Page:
When the Democratic Party arrives in Denver on Aug. 25, they'll be visiting the school district that is home to the most famous teacher merit pay experiment in the nation, ProComp. Merit pay, of course, is just one of many education reform tools, but it has taken on a sort of talismanic quality in some circles, with supporters equating sympathy for aggressive merit pay programs with a commitment to reform itself, and opposition or even caution toward merit pay as the cardinal sin of edu-wonkery. Wouldn't it be dramatic, then, if the Denver teachers' union were to strike during the Democratic convention over a planned expansion of their merit pay program, forcing national Democrats to consider and maybe even take a stance on the issue?
Yes. And as the Denver Post reports, a strike is a possibility. On Aug. 20, the teachers' union and district will enter into three days of negotiation on the new contract, which will end just as convention activities begin. At The Quick and the Ed, Chad Aldeman has a good rundown of what's at stake; it seems to be a relatively good plan offering higher starting salaries for new teachers and bonuses for those who choose hard-to-staff schools and subjects, or who work in buildings that have demonstrated school-wide achievement gains. Teachers hired before 2006 will have the option of whether to participate in the new or old compensation plan, but under the new plan, all but 16 of the district's nearly 4,500 teachers will get a raise.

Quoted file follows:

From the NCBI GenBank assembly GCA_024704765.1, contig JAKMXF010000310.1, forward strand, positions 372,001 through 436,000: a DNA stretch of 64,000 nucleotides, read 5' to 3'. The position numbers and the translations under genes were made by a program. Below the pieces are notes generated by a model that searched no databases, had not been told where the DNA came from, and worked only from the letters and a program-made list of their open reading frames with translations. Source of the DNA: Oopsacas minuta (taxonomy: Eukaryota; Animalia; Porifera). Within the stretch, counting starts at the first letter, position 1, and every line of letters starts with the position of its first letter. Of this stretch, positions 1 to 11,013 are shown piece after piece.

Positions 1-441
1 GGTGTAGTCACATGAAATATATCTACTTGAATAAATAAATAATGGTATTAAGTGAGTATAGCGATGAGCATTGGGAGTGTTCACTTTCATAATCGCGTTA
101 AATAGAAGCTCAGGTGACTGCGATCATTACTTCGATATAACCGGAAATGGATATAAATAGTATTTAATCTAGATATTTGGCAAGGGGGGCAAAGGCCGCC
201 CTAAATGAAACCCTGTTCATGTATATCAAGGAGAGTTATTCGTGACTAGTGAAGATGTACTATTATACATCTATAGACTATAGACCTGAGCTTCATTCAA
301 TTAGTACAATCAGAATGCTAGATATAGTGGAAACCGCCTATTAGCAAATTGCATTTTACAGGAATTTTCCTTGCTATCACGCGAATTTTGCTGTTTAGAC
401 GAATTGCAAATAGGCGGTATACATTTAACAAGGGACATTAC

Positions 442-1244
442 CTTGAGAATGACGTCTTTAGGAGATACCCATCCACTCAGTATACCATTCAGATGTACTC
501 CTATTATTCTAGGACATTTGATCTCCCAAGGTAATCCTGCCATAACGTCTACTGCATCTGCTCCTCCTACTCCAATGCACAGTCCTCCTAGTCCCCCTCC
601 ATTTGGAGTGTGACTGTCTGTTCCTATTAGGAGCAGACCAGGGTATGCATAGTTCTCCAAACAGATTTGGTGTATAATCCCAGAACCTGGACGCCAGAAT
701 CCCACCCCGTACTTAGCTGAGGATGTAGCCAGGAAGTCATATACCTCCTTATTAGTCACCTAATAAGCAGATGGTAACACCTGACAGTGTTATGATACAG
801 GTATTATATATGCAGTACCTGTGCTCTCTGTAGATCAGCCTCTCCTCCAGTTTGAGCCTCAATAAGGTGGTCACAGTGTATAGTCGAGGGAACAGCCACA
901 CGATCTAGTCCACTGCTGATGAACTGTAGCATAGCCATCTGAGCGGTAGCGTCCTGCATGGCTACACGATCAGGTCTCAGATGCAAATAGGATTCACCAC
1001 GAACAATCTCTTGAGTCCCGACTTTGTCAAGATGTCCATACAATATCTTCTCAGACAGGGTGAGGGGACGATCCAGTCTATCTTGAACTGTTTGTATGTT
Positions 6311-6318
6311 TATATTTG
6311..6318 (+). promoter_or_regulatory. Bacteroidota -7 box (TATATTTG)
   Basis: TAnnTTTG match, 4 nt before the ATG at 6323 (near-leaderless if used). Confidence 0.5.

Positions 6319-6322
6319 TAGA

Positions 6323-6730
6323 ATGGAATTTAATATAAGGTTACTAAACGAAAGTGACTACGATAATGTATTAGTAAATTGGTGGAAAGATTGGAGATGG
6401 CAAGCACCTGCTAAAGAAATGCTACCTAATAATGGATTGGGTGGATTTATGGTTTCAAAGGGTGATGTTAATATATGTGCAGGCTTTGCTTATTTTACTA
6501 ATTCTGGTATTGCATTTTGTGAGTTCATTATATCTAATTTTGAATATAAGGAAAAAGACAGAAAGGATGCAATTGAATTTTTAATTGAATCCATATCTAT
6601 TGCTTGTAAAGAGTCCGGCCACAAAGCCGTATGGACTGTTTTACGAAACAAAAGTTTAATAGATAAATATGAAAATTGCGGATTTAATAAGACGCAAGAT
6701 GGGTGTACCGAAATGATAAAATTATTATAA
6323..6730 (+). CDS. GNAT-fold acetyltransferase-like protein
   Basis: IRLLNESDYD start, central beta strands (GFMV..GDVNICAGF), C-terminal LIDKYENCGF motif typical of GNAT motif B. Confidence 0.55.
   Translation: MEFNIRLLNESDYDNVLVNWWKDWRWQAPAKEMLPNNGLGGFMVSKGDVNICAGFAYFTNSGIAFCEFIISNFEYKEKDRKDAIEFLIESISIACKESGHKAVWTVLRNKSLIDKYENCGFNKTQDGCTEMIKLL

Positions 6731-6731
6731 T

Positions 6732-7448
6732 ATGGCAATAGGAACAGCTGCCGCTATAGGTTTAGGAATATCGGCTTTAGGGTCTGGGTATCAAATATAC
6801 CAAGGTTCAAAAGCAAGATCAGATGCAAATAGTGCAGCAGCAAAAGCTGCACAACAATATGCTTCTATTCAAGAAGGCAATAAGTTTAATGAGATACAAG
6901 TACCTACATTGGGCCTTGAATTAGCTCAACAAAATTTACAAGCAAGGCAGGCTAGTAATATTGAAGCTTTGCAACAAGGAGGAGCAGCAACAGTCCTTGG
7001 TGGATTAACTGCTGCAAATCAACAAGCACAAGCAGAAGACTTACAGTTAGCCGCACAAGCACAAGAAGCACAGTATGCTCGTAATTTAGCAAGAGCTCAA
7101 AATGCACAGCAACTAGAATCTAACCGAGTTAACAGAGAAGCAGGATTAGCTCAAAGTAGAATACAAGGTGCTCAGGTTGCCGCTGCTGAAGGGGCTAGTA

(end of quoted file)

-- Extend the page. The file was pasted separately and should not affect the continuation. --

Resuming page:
What's not to like? A proposal to allow each principal to award one teacher with a $2,900 bonus each year. The union is calling this the "pet teacher project."
Still, several hundred Denver teachers are opposed to a strike, especially during the media rush of convention week. They've started an organization called Denver Teachers for Change, which they stress is not anti-union, but simply opposed to the union's current leadership and agenda. This will be an interesting story to watch as we approach the convention, not least because Barack Obama's stated position on merit pay plans is that he supports them only when teachers' union are involved in their drafting and implementation.
cross-posted at TAPPED